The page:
Kekla Magoon, keynote speaker for the closing ceremony of the Big Read this year, is the author of X: A Novel.
The book is a fictional retelling of Malcolm Little’s childhood and young adult years before he became the man we remember today as civil rights activist Malcolm X. Magoon’s book was selected as this year’s Big Read novel, for which Magoon was a keynote speaker.
Magoon was born in Ann Arbor, and her parents both worked at the University of Michigan. Her mother also attended Albion College for a time. She grew up in Fort Wayne, Indiana, but spent several years as a child in Cameroon. Magoon went to college at Northwestern University in Chicago.
She has a Masters of Fine Arts in Writing for Children, and is the author of several other young adult novels, including The Rock and the River, Fire in the Streets, and How it Went Down. She also teaches writing for high school students in Vermont, and has been involved in several non-profit organizations. She has also been awarded several awards, including two Coretta Scott King Honors, and the NAACP Image Award.
Magoon co-wrote the book with Malcolm’s daughter, Ilyasah Shabazz, who approached her with the idea to write the book because she was impressed with Magoon’s previous young adult novels.
“I think [Shabazz] wanted to tell the story of her father in a novel, so she was looking at young adult writers who were writing things that were similar, or who could write Malcolm X’s experiences in a way that would work well for her,” said Magoon.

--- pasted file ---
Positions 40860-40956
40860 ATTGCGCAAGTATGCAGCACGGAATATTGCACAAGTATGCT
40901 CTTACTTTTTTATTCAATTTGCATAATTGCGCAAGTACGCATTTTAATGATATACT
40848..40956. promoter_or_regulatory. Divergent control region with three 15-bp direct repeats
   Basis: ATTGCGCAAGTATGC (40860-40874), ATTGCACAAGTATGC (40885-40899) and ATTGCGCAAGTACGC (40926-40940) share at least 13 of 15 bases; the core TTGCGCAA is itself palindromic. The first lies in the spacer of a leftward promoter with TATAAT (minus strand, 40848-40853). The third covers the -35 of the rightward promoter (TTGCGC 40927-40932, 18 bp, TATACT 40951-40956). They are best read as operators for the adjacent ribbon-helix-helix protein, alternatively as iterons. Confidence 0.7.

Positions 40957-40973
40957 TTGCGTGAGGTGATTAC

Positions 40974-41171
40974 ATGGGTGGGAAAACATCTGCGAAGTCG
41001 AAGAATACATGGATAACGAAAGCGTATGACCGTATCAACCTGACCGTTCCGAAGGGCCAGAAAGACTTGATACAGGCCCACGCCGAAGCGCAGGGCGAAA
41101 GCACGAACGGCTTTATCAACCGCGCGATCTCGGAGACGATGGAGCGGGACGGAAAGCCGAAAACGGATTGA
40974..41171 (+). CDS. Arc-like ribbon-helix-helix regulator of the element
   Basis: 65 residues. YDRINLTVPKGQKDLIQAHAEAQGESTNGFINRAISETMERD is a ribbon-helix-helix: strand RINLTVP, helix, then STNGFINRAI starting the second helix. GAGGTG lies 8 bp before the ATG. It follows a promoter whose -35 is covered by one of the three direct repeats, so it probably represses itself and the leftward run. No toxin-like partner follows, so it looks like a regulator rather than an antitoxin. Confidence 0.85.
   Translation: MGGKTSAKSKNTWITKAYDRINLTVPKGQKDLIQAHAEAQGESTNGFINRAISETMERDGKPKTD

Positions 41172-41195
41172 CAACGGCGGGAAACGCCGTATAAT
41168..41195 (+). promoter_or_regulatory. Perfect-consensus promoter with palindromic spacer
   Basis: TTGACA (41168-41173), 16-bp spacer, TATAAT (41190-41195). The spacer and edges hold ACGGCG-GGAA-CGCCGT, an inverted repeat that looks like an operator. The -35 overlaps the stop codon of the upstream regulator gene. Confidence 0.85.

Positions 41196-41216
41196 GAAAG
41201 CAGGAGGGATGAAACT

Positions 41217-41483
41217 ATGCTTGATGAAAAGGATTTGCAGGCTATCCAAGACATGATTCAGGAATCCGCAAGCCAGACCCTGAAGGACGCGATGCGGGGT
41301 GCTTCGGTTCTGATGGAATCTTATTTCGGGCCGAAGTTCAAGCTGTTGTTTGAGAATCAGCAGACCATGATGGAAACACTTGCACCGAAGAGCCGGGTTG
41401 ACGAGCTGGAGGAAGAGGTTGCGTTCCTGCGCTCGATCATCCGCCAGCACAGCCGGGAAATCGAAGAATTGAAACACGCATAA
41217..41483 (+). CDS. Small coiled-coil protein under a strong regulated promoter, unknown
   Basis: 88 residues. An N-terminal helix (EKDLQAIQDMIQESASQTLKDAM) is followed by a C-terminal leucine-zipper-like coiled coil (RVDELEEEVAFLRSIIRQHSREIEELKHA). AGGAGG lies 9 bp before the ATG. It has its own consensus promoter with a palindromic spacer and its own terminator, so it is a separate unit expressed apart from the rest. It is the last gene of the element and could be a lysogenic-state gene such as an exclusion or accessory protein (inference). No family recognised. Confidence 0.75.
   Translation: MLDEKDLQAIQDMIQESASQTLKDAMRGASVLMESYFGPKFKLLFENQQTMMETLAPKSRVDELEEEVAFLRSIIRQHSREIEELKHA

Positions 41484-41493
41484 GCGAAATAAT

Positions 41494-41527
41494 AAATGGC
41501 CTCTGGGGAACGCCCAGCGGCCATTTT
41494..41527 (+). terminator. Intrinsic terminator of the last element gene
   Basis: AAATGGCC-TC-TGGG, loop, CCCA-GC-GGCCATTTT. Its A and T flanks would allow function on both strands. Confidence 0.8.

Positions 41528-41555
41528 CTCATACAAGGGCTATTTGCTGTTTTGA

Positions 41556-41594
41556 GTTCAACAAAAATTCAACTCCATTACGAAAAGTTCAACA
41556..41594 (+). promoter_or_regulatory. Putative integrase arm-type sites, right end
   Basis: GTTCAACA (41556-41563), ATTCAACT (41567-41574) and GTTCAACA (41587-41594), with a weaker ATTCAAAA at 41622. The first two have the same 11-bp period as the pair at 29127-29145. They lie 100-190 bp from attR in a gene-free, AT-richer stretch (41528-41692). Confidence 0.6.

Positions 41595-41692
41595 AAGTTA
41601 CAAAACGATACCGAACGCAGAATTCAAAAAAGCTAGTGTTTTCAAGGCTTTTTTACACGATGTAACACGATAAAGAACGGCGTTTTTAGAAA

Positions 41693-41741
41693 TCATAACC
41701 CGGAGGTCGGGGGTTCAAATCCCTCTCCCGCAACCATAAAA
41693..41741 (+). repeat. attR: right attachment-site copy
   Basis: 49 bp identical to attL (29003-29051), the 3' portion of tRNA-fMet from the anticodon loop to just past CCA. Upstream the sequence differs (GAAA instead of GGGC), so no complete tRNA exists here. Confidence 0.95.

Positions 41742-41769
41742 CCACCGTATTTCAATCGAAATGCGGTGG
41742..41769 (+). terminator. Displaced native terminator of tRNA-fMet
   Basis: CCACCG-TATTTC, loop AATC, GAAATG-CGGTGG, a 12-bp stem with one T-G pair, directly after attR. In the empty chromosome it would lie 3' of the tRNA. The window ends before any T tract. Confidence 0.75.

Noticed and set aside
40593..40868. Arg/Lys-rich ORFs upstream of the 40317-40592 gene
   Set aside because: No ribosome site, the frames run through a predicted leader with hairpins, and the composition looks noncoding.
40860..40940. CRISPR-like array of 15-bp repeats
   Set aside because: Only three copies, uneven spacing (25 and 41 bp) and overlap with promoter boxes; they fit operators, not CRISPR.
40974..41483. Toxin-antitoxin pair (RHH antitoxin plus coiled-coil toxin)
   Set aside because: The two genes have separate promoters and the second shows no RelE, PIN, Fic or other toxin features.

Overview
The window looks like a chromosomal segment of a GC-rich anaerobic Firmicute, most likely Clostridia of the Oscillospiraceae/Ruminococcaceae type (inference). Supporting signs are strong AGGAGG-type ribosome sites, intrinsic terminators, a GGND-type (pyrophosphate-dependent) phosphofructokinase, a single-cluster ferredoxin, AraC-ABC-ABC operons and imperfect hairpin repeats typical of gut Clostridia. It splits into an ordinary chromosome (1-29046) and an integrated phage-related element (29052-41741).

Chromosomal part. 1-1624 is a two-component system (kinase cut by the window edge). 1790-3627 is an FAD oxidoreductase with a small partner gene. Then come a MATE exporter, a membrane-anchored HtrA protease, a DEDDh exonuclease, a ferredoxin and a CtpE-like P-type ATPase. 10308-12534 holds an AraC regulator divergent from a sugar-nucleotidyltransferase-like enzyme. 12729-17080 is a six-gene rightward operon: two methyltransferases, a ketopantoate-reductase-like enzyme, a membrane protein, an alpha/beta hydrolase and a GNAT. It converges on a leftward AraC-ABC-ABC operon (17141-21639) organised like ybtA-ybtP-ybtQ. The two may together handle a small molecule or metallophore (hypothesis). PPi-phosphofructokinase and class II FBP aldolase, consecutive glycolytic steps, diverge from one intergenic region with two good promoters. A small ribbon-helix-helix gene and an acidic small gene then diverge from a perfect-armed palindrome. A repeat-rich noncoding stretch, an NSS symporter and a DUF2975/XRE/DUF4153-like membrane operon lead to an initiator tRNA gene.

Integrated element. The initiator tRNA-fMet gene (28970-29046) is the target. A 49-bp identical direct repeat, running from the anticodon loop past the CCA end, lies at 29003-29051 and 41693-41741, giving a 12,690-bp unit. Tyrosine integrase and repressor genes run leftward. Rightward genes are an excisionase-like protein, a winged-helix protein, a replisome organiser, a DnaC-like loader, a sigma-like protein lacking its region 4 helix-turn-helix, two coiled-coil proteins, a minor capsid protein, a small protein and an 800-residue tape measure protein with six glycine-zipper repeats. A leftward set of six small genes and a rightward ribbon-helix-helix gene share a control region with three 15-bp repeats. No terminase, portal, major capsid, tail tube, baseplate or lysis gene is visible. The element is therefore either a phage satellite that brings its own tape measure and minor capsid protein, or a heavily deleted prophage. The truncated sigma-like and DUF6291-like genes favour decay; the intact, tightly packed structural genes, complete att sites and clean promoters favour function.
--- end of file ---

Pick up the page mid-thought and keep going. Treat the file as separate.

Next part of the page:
Shabazz came across Magoon’s novel, “The Rock and the River,” a novel about a young African American growing up during the Civil Rights Movement in Chicago, and Magoon believes that resonated with Shabazz as something that her father would have cared about because of similarities to his own childhood.
Magoon said she was surprised and excited when Shabazz reached out to her through her agent.
“It was one of those days when I’m just going about my business and my agent calls and goes, ‘Hey, guess what? Malcolm X’s daughter called and she wants to write a book with you. Are you interested?’ Of course I was interested. That’s a no-brainer.”
Magoon said Shabazz thought it was important to point out that at one point in her father’s life, he didn’t know he would become a famous speaker and leader, and he didn’t know what sort of impact he would have on those coming after him. She felt that it was important for young people facing the same concerns to know this.
She went on to explain how, as a young person, Malcolm was lost, and she believed that in many ways, he was running away from his potential rather than acknowledging that he had the ability to make a difference in the world around him.
“Writing a novel about him as a teenager makes him more relatable to teenagers who might be reading the book, and helps them to understand that we don’t know what’s possible for ourselves,” Magoon said.
Magoon was also interested in writing this story as a young adult novel.